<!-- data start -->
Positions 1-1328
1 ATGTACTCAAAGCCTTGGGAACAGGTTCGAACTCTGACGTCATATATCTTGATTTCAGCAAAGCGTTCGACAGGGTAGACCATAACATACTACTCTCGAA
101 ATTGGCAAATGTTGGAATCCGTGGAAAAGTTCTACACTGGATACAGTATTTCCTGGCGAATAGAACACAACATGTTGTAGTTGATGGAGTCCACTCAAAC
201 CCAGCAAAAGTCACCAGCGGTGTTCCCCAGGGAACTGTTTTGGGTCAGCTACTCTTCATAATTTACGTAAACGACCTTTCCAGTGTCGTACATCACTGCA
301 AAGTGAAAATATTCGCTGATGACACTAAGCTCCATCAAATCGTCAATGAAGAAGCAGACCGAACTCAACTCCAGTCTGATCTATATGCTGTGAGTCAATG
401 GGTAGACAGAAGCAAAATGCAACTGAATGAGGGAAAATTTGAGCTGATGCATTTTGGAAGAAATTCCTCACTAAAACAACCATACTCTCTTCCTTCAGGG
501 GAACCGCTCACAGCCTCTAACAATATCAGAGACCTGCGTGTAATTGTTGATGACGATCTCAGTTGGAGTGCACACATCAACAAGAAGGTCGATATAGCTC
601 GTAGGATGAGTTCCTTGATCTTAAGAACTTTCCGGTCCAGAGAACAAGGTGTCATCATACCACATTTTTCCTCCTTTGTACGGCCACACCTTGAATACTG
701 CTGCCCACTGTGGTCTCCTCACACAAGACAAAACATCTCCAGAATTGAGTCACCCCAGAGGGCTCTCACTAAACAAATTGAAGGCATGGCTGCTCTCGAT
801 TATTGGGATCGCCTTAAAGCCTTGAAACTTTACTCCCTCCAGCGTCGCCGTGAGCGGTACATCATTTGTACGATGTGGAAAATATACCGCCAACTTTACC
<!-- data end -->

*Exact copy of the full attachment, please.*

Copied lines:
Positions 1-1328
1 ATGTACTCAAAGCCTTGGGAACAGGTTCGAACTCTGACGTCATATATCTTGATTTCAGCAAAGCGTTCGACAGGGTAGACCATAACATACTACTCTCGAA
101 ATTGGCAAATGTTGGAATCCGTGGAAAAGTTCTACACTGGATACAGTATTTCCTGGCGAATAGAACACAACATGTTGTAGTTGATGGAGTCCACTCAAAC
201 CCAGCAAAAGTCACCAGCGGTGTTCCCCAGGGAACTGTTTTGGGTCAGCTACTCTTCATAATTTACGTAAACGACCTTTCCAGTGTCGTACATCACTGCA
301 AAGTGAAAATATTCGCTGATGACACTAAGCTCCATCAAATCGTCAATGAAGAAGCAGACCGAACTCAACTCCAGTCTGATCTATATGCTGTGAGTCAATG
401 GGTAGACAGAAGCAAAATGCAACTGAATGAGGGAAAATTTGAGCTGATGCATTTTGGAAGAAATTCCTCACTAAAACAACCATACTCTCTTCCTTCAGGG
501 GAACCGCTCACAGCCTCTAACAATATCAGAGACCTGCGTGTAATTGTTGATGACGATCTCAGTTGGAGTGCACACATCAACAAGAAGGTCGATATAGCTC
601 GTAGGATGAGTTCCTTGATCTTAAGAACTTTCCGGTCCAGAGAACAAGGTGTCATCATACCACATTTTTCCTCCTTTGTACGGCCACACCTTGAATACTG
701 CTGCCCACTGTGGTCTCCTCACACAAGACAAAACATCTCCAGAATTGAGTCACCCCAGAGGGCTCTCACTAAACAAATTGAAGGCATGGCTGCTCTCGAT
801 TATTGGGATCGCCTTAAAGCCTTGAAACTTTACTCCCTCCAGCGTCGCCGTGAGCGGTACATCATTTGTACGATGTGGAAAATATACCGCCAACTTTACC